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As biological agents, viruses come in an astounding range of sizes, with varied shapes and surface morphologies. The structures of viral capsids are generally assemblies of hundreds of copies of one or a few proteins which can be harnessed for use in a wide variety of applications in biotechnology, nanotechnology, and medicine. Despite their complexity,(More)
The encapsulation of enzymes in nanometer-sized compartments has the potential to enhance and control enzymatic activity, both in vivo and in vitro. Despite this potential, there is little quantitative data on the effect of encapsulation in a well-defined compartment under varying conditions. To gain more insight into these effects, we have characterized(More)
The placement of fluorophores in close proximity to metal nanoparticle surfaces is proposed to enhance several photophysical properties of the dyes, potentially leading to improved quantum yields and decreased photobleaching. It is difficult in practice, however, to establish and maintain the nanoscale distances that are required to maximize these effects.(More)
Nature uses protein compartmentalization to great effect for control over enzymatic pathways, and the strategy has great promise for synthetic biology. In particular, encapsulation in nanometer-sized containers to create nanoreactors has the potential to elicit interesting, unexplored effects resulting from deviations from well-understood bulk processes.(More)
Our understanding of translation underpins our capacity to engineer living systems. The canonical start codon (AUG) and a few near-cognates (GUG, UUG) are considered as the 'start codons' for translation initiation in Escherichia coli. Translation is typically not thought to initiate from the 61 remaining codons. Here, we quantified translation initiation(More)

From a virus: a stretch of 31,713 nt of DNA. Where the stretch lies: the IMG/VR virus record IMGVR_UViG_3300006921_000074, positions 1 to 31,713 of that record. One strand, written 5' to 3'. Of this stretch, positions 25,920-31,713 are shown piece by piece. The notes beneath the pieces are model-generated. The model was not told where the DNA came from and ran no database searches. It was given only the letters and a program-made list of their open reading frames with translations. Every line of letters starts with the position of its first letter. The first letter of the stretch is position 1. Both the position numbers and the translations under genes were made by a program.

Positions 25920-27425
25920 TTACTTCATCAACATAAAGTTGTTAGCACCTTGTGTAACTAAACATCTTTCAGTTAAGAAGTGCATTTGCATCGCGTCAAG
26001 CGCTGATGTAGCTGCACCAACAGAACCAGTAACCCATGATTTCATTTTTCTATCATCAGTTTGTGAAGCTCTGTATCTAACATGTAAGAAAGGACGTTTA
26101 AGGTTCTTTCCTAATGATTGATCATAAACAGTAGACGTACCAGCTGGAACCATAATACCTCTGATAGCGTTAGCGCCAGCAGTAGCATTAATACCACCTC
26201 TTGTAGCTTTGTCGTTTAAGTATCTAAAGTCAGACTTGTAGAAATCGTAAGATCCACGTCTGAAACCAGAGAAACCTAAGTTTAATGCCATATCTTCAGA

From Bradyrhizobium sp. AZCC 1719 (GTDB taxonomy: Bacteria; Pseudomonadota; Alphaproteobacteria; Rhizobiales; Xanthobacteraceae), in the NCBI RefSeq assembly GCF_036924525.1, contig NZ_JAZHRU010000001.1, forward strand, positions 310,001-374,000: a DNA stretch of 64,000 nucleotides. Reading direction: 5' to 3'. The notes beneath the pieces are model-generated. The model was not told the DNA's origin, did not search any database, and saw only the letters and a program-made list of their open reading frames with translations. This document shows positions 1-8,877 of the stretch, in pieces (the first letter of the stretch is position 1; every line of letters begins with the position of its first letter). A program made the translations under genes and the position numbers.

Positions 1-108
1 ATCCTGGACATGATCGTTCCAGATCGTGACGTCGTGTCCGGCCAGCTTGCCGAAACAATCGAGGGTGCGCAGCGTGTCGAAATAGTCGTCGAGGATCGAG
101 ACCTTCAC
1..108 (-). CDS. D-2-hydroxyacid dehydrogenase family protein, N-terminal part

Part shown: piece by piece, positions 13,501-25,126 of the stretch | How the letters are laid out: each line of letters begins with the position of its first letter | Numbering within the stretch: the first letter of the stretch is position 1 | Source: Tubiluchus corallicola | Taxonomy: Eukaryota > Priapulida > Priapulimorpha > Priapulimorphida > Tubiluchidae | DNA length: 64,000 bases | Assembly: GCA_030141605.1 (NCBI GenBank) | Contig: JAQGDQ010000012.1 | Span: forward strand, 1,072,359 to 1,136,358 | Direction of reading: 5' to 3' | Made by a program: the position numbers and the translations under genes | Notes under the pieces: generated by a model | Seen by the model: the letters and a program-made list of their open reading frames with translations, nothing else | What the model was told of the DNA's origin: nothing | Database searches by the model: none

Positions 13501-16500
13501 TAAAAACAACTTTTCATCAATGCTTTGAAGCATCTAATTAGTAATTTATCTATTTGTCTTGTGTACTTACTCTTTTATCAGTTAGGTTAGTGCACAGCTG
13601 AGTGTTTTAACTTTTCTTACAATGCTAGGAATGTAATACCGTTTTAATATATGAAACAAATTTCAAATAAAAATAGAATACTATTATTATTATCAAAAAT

Neurospora produces a mucopolysaccharide (called MP) which inhibits its growth, causes vacuolation and agglutination of its cells, and precipitates its purified membrane protein. Cultures of a colonial strain display a phase of slow growth; the induction of this phase is traced to the production of MP by the mold. Stationary-phase cultures of wild type also(More)
Chemoenzymatic modification of proteins is an attractive option to create highly specific conjugates for therapeutics, diagnostics, or materials under gentle biological conditions. However, these methods often suffer from expensive specialized substrates, bulky fusion tags, low yields, and extra purification steps to achieve the desired conjugate.(More)
Yeast surface display, a well-established technology for protein analysis and engineering, involves expressing a protein of interest as a genetic fusion to either the N- or C-terminus of the yeast Aga2p mating protein. Historically, yeast-displayed protein variants are flanked by peptide epitope tags that enable flow cytometric measurement of construct(More)
Virus-like particles are used to encapsulate drugs, imaging agents, enzymes, and other biologically active molecules in order to enhance their function. However, the size of most virus-like particles is inflexible, precluding the design of appropriately sized containers for different applications. Here, we describe a chromatographic selection for virus-like(More)